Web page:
This is a fascinating report as usual. The strange energy from Mg seems to point to an impurity, in my opinion. Another possibility is that you are exciting some other kind of fast neutron capture reaction, of which magnesium does participate in a few:

Mg-24 (n,p) Na-24
Mg-24 (n,a) Ne-23

Note that Na-24 emits a 1369 keV gamma.

You'll have to pick this up and look through the CSISRS (EXFOR) database for supporting evidence, but it's certainly a possibility.

Thanks for the fine work!
-Carl
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Jon Rosenstiel
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Re: Inelastic Neutron Scattering Experiments

Post by Jon Rosenstiel » Sun Jul 02, 2006 6:35 pm

Carl,

The magnesium blocks that I used in the inelastic scattering experiment were originally handlebar mounts from a motocross bike. I did an x-ray fluorescence analysis (XRF) on them some time back and found they also contain Zinc and Zirconium. Aluminum may also be there, but my crude XRF setup can’t detect it unless it’s in it pure form.

I just received some (supposedly) 99.99% pure magnesium from eBay seller "emovendo" and plan on giving that a test in the near future. I’ll post results here.

Thanks for the hints; hopefully I can get to the bottom of this…though it may be some months!

Jon Rosenstiel

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Richard Hull
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Re: Inelastic Neutron Scattering Experiments

Post by Richard Hull » Wed Jul 05, 2006 4:12 pm

More fascinating reports that are consumed with glee and gusto.
Thanks, as always, for sharing the info. It is unfortunate that gammas abound and are spit out of a lot of bombarded stuff. figuring out the culprit or causitive agent is a detective story.

Richard Hull
Progress may have been a good thing once, but it just went on too long. - Yogi Berra
Fusion is the energy of the future....and it always will be
Retired now...Doing only what I want and not what I should...every day is a saturday.

Jon Rosenstiel
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Re: Inelastic Neutron Scattering Experiments

Post by Jon Rosenstiel » Tue Jul 11, 2006 4:31 am

I received the 99.99% pure (as claimed by eBay seller “Emovendo”) magnesium bars and put them to the test in a fast neutron flux. Nice gamma peak at 1369 keV, just as before.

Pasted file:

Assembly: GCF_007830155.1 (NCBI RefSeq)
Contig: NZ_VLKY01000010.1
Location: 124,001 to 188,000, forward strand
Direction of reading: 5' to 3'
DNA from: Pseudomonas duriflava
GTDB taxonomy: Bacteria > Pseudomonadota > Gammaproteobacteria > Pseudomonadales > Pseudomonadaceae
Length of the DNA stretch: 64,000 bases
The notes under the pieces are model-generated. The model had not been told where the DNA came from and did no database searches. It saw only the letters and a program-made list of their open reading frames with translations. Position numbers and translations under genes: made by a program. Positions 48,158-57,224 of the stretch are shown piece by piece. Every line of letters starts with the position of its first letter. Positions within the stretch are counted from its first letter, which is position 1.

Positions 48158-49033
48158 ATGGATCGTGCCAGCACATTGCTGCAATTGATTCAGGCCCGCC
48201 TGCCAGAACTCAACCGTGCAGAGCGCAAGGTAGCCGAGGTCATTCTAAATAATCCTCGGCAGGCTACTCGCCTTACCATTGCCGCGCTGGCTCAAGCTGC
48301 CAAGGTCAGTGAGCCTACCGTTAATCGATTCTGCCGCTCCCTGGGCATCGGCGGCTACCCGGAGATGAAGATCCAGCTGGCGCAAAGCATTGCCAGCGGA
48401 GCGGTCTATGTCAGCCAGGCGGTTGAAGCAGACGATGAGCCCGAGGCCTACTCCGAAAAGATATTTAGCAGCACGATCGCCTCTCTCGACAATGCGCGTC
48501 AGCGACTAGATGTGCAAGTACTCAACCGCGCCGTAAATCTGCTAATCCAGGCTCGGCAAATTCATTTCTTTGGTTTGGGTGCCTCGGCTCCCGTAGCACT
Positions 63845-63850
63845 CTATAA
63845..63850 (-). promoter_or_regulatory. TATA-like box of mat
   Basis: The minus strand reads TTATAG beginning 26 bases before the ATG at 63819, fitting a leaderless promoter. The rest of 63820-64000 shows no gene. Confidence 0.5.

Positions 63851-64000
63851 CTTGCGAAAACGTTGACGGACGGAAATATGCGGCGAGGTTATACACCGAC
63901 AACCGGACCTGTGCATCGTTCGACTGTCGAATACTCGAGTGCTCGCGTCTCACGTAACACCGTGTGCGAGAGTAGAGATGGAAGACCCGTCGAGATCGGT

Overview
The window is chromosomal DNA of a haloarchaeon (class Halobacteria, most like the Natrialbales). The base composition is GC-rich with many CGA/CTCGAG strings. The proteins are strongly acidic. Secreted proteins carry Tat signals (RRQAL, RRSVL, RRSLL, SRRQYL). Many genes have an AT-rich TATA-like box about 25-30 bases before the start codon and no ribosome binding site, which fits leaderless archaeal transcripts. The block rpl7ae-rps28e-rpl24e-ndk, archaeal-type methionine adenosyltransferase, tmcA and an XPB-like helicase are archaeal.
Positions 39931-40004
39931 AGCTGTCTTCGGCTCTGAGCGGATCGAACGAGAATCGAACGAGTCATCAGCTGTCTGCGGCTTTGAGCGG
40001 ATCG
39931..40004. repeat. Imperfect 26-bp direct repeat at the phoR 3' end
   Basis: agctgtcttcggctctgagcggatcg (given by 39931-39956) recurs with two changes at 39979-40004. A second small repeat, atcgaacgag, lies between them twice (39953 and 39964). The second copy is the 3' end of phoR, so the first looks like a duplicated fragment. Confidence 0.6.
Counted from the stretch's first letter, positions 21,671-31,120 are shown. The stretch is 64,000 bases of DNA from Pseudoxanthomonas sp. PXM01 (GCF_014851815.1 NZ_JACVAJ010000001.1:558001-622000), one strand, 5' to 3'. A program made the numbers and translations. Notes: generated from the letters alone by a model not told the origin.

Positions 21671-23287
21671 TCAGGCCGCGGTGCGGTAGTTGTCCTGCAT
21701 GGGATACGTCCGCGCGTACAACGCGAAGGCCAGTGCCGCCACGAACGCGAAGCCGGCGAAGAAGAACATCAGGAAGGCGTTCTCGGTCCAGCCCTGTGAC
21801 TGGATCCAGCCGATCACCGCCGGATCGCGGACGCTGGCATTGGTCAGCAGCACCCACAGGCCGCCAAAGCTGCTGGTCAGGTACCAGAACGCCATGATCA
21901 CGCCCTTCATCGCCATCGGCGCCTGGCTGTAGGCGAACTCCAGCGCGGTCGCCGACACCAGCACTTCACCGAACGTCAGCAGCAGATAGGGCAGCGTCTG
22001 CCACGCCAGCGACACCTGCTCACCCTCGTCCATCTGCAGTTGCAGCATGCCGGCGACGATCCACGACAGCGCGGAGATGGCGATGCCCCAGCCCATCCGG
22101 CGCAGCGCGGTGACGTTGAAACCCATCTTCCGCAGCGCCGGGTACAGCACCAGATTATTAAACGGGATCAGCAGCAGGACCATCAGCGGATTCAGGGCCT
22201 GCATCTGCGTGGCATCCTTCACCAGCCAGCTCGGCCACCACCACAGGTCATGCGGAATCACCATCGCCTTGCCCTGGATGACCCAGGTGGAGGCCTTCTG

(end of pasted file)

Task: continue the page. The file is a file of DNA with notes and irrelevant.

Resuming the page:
Then, the next day a Google search turned up an excellent paper on inelastic scattering in B-10, C, N, O, F, Mg, Al, S, Ca, Fe, Ni, Cu, Ta, Pb, and Bi. The paper was authored by Robert B. Day of Los Alamos Scientific Laboratory and dated May 1, 1956. The paper is titled: “Gamma Rays from Neutron Inelastic Scattering”. (Cost was $20.00)

For magnesium Day says: “The principal magnesium isotope, Mg-24, has a well known level at 1.370 meV. Figure 12 shows that this level is strongly excited by neutron inelastic scattering”. (Figure 12 shows a strong gamma peak labeled 1.365 meV).

So, it appears that the 1369 keV gamma I observed is in fact from Mg-24. Kind of odd that I had to dig up a 50 year old paper to find data on Mg-24’s inelastic scattering gammas.

If anyone is interested in inelastic scattering I highly recommend Day’s paper. Day gives a very thorough account of the setup used and the results obtained. I really liked what he had to say about his setup. (Remember, this paper is dated 1956) “Pulses from the scintillation counter were amplified in a Los Alamos Model 250 amplifier and preamplifier. This is a nonoverloading amplifier having very good linearity and stability. After amplification the pulses were analyzed by a 10-channel pulse-height analyzer designed by Johnstone. For some of the later work a much improved version of the Hutchinson-Scarrott 100-channel analyzer was used. Since this analyzer had an average dead-time of 500 µs, it was necessary to run a fast single-channel analyzer in parallel with it in order to make a correction for counting losses”.